Endangering the Welfare of a Child
The offense of endangering the welfare of a child arises in municipalities like Little Egg Harbor, Toms River and Jackson far more often then law enforcement in Ocean County would like. This is particularly true when the charge involves sexual misconduct. Whether you were charged with endangering the welfare of a child based on sexual conduct or allegations of abuse and neglect, a conviction will result in a felony record and also exposes you to a significant term of imprisonment. Our former prosecutors and knowledgeable attorneys are experienced in handling these extremely complex charges. In fact, the eight lawyers on our defense team have over 100 years in practice between them. Call us at (732) 286-6500 to speak to a lawyer about an endangering offense in Brick, Lacey or another Ocean County municipality. An attorney is available 24/7 for free consultations.Endangering the Welfare of a Child Offense in Ocean County
There are basically four ways an individual can be charged with an endangering the welfare of a child offense under N.J.S.A. 2C:24-4. A violation of this law is either a third degree crime or second degree crime depending on whether the accused has a legal duty of care to the victim (e.g. parent, grandparent, uncle, sitter, teacher, coach, etc.). Second degree endangering the welfare of a child arises when someone with a legal duty of care to the child: (1) engages in sexual conduct which impairs or debauches the morals of the child; or (2) to cause harm that would make the child abused or neglected as defined under N.J.S.A. 9:6-1, 9:6-3, or 9:6-8.21. When a legal duty or assumed responsibility is lacking, the conduct described in (1) or (2) is a third degree crime. For purposes of this violation, "sexual conduct" includes not only sexual acts but also exposure of a minor to obscene materials or sexual conduct by others.When Does Mandatory Registration Under Megan’s Law Apply To An Endangering Conviction?
If the 2C:24-4 violation stems from sexual conduct, the requirements of Megan’s Law apply. A conviction based on abuse or neglect does not give rise to mandatory sex offender registration.What Is the Statute of Limitation for Filing an Endangering the Welfare of a Child Charge?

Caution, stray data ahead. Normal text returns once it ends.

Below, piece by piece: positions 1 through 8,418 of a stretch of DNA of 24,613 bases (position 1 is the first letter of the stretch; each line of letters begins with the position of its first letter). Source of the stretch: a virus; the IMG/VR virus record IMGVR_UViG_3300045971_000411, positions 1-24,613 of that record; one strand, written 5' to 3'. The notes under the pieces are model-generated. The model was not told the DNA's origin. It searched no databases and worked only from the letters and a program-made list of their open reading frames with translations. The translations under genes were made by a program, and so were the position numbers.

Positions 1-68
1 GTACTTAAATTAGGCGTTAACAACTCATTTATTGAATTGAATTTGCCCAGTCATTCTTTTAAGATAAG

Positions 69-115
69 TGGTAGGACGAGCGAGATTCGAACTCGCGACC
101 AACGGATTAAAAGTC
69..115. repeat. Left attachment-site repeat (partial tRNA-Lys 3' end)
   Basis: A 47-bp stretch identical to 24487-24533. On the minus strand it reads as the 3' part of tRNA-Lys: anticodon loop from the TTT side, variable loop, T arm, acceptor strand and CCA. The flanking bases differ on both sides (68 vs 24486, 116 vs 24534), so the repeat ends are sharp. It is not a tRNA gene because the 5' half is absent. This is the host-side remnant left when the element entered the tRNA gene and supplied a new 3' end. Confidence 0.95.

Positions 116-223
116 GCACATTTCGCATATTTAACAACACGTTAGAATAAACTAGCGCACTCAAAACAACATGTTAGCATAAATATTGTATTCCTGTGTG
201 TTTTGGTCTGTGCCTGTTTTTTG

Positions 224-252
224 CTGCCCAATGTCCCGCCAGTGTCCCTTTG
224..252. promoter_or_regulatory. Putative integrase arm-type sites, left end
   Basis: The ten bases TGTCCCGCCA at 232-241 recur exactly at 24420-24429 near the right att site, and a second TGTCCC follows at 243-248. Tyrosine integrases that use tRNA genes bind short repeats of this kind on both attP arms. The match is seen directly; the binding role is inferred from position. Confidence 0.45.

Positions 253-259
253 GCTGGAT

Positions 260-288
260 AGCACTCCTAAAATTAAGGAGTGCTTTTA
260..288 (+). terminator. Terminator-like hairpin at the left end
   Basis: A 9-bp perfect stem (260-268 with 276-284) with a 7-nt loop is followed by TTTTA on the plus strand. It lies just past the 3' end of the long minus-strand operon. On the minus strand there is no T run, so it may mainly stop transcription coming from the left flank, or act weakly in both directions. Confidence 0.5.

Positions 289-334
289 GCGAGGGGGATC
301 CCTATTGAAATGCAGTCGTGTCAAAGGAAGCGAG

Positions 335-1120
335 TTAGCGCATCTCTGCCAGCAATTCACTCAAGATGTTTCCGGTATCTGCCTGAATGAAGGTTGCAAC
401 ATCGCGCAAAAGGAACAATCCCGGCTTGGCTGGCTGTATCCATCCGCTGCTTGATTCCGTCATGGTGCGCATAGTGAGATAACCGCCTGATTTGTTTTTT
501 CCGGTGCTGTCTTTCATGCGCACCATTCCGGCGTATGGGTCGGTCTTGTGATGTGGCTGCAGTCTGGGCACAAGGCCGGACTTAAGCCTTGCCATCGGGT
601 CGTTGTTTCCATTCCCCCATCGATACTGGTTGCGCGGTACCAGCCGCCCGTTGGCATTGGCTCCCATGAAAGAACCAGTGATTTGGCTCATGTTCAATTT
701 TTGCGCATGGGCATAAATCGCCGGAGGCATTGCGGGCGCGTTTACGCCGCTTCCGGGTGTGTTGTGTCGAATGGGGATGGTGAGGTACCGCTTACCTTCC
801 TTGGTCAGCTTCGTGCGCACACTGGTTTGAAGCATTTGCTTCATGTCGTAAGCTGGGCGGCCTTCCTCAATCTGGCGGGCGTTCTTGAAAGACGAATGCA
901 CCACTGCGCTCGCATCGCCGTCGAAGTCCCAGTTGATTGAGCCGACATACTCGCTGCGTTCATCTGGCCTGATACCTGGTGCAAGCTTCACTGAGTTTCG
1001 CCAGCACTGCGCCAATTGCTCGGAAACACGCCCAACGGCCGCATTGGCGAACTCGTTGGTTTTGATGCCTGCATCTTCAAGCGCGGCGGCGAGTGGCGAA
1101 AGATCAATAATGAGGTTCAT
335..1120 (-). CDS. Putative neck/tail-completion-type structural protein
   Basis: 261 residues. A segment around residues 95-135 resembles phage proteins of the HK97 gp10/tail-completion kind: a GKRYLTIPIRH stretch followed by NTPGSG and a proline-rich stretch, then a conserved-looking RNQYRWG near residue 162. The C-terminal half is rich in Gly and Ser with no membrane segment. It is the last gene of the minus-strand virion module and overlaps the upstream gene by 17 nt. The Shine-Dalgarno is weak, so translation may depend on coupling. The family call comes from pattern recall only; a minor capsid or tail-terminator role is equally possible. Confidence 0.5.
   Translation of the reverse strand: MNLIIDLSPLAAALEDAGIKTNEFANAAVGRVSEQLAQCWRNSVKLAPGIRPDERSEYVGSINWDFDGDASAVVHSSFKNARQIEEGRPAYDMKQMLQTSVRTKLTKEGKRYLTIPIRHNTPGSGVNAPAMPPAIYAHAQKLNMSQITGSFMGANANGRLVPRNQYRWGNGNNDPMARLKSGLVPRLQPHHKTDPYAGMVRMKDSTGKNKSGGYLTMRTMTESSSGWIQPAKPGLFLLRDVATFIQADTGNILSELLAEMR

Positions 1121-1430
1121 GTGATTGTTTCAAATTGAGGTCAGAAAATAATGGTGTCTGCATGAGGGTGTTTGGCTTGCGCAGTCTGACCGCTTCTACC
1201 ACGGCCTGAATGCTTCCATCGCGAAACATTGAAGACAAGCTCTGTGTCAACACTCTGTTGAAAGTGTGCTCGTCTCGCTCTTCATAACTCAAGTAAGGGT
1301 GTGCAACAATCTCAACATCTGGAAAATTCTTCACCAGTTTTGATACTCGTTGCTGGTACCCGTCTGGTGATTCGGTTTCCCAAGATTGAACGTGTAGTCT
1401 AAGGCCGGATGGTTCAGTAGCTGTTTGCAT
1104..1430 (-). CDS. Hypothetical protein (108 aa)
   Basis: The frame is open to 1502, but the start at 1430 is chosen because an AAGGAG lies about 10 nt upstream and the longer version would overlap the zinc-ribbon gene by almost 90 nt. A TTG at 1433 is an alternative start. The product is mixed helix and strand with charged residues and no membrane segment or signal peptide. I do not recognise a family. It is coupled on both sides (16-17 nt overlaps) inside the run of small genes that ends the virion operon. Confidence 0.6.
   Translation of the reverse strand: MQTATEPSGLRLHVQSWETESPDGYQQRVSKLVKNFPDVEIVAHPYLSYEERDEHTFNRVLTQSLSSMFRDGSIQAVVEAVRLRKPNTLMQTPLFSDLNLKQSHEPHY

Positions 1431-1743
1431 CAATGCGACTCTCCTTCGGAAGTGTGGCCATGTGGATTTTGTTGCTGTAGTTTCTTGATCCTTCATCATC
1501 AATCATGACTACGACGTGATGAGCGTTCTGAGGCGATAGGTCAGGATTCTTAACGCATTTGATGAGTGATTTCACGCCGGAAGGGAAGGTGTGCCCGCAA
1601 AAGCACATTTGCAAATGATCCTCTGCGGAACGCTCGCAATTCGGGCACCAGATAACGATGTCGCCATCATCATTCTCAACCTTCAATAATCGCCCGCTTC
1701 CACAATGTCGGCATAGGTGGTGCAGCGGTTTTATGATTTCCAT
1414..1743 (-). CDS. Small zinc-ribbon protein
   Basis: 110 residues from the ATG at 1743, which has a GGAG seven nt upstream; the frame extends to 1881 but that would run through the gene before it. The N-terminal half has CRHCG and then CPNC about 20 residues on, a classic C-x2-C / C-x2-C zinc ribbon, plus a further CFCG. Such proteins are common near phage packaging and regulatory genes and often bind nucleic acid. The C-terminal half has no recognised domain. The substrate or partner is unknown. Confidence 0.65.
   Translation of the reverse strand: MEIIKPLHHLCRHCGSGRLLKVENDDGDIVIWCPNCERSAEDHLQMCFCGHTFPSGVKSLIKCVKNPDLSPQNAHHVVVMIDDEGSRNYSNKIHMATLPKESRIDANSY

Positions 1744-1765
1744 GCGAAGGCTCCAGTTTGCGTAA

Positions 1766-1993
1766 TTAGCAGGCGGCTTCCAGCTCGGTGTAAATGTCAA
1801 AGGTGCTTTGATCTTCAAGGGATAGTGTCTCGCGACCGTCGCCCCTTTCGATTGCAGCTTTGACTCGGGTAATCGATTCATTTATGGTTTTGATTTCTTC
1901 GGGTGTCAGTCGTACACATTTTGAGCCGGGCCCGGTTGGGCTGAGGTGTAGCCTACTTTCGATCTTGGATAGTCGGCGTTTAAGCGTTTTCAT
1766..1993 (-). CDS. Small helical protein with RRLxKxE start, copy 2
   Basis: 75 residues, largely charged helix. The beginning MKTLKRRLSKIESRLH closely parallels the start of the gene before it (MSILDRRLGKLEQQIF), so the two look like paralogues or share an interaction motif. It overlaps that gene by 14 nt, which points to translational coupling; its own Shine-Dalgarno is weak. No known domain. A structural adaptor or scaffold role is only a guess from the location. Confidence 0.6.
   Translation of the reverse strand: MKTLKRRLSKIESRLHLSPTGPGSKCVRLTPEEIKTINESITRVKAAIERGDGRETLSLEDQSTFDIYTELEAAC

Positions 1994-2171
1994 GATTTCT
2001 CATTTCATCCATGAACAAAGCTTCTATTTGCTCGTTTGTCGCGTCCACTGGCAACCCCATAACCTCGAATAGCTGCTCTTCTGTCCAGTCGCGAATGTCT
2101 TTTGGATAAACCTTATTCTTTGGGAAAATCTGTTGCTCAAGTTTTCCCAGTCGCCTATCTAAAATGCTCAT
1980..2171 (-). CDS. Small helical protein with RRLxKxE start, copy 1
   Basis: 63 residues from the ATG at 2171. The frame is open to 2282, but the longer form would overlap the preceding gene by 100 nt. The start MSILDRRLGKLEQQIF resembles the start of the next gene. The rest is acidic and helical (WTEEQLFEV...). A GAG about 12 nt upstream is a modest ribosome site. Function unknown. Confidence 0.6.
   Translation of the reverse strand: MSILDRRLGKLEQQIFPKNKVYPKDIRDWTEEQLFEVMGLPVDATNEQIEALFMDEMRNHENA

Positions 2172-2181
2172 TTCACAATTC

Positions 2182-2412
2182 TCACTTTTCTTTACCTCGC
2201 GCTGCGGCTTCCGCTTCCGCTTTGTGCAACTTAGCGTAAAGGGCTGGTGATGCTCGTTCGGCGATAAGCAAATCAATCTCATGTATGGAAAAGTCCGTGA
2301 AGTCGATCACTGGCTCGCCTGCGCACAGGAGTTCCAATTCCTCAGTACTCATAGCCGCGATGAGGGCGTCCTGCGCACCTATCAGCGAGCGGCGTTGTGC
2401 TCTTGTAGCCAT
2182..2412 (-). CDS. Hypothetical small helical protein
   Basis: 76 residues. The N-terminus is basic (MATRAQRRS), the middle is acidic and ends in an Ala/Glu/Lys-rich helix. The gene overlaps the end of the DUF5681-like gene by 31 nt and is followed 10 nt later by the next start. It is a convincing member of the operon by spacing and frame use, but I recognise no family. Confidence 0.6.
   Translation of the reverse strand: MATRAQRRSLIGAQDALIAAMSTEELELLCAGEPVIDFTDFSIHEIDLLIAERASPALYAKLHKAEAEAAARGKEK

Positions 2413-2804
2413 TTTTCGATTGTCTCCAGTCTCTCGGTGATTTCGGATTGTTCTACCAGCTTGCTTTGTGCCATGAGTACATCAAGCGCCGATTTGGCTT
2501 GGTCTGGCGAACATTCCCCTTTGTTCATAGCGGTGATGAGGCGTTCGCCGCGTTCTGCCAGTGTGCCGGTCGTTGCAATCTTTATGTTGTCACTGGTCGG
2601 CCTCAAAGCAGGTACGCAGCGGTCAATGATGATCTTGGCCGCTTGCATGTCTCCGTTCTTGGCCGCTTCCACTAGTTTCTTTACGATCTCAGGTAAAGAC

Prosecution for endangering the welfare of a child must be commenced no later than five (5) years from the date of the victim reaching 18 years old or within two (2) years of discovery of the offense by the victim, whichever is later, or the offense is time barred.If I Am Convicted of Endangering What Penalties Apply?
Like all criminal offenses, the severity of the penalties for endangering the welfare of a child hinge on the degree of crime involved. Second degree endangering the welfare of a child carries a prison term of five (5) to ten (10) years and a fine of up to $150,000. The jail term is less for third degree endangering the welfare of a child and is three (3) to five (5) years. The potential fine is $15,000.Chart Summarizing N.J.S.A. 2C:24-4 ("Endangering the Welfare of a Child")
How It Applies
Possess a legal duty and engages in sexual conduct which would impair or debauch the morals of the minor.
Person without a duty who engages in conduct which would impair or debauch the morals of the minor.
Up to 5 Years
Possess a legal duty and cause harm to the child that is considered abuse or neglect pursuant to N.J.S.A. 9:6-1
Person without a duty who causes harm that constitutes abuse or neglect under N.J.S.A. 9:6-1
Up to 5 Years
Charges for endangering the welfare of a child can arise anywhere in Ocean County including in Manchester, Stafford, Lakewood, Barnegat and Little Egg Harbor. If you were arrested based on allegations that you abused a child, you absolutely must take this offense seriously. You face years in prison absent a successfully defense and this is precisely what the lawyers at Marshall Bonus Proetta & Oliver are prepared to provide. Our attorneys are seasoned advocates that have defended countless neglect and abuse cases, including those involving sexual misconduct, DWI with a child and excessive physical force. An attorney is available immediately at (732) 286-6500 to answer your questions. Contact our Toms River Office to speak to a lawyer now.Related Resources of Potential Interest to You